Any worthy idea can withstand and even be improved by naysayers; scolds and skeptics play the useful role of pointing out obvious flaws. The biofuels industry has no more persistent, articulate, and scathing critic than David Pimentel, professor emeritus of entomology at Cornell University.
Photo: Chris Hallman / Cornell University Photography.
In 1979, with the price of oil surging and a politically connected company called Archer Daniels Midland investing heavily in ethanol production, the U.S. Department of Energy invited Pimentel to chair an advisory committee to look at ethanol as a gasoline alternative. The committee’s conclusion: ethanol requires more energy to produce than it delivers.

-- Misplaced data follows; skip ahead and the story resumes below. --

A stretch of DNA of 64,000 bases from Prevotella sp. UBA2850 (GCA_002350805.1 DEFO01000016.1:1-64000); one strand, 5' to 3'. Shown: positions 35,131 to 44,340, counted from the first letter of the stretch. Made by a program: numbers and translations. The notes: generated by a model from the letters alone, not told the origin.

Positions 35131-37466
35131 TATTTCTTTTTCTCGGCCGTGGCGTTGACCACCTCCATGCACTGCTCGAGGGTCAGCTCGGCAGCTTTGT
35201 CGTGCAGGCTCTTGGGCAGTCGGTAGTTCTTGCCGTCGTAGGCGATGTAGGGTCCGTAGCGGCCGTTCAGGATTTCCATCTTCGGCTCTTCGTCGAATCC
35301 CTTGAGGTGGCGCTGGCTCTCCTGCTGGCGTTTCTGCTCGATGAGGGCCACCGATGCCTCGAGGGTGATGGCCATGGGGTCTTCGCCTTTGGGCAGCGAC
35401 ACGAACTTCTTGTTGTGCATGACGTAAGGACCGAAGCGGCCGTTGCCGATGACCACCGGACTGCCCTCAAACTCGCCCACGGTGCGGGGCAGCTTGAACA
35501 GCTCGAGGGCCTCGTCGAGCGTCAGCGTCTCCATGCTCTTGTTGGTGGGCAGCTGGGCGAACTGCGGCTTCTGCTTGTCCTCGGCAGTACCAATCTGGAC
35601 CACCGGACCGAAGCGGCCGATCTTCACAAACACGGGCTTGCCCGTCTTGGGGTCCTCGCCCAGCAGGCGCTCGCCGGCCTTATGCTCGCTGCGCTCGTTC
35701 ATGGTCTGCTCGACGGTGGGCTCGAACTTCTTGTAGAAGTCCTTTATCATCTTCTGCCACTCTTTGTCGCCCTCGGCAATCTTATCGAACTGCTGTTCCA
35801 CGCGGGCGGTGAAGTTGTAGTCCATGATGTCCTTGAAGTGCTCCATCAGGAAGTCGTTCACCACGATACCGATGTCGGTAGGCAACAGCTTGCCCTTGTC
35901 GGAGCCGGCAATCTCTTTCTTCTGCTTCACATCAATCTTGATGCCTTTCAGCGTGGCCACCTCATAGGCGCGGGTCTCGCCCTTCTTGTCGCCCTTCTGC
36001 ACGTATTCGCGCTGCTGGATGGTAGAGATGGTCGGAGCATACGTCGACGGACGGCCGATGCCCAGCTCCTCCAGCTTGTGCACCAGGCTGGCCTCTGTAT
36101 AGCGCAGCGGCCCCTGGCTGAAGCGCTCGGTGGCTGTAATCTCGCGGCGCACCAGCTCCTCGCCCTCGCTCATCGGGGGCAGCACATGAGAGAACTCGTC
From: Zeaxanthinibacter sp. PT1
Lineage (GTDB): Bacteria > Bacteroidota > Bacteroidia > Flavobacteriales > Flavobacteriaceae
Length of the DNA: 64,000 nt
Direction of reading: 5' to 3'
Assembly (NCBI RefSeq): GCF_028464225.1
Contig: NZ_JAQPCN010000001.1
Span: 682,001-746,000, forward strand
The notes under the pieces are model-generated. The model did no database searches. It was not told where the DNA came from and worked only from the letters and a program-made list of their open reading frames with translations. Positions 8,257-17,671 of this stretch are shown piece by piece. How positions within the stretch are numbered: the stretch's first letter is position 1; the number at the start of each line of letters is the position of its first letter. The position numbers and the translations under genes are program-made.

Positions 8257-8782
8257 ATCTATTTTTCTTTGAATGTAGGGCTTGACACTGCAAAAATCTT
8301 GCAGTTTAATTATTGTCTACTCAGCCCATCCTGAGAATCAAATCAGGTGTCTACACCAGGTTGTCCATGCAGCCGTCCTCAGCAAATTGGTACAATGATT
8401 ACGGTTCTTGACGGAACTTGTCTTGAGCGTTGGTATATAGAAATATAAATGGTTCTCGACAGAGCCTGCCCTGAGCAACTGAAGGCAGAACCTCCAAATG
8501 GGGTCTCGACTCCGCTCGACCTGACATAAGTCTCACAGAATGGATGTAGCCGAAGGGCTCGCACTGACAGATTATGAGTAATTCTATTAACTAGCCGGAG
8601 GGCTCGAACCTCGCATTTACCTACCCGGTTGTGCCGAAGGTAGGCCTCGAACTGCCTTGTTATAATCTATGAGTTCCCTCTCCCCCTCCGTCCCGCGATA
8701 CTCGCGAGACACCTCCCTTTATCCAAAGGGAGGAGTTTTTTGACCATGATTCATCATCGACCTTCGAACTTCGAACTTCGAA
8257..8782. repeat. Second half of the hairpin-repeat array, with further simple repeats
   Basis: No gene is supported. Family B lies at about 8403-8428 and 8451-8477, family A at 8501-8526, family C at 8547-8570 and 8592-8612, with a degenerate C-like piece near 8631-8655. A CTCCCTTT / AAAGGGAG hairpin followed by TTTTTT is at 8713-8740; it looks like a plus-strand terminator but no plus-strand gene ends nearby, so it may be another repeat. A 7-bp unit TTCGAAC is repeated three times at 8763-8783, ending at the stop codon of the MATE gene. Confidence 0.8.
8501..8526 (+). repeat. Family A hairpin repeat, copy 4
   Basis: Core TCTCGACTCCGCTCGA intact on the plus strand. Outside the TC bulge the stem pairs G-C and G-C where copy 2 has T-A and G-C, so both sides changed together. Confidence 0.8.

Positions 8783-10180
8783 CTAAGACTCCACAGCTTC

That assessment didn’t stop the government from enacting a variety of subsidies for ethanol, which has since developed into a multibillion-dollar industry. Nor has Pimentel refrained from issuing a series of scholarly articles claiming to show that, after decades of steady government…
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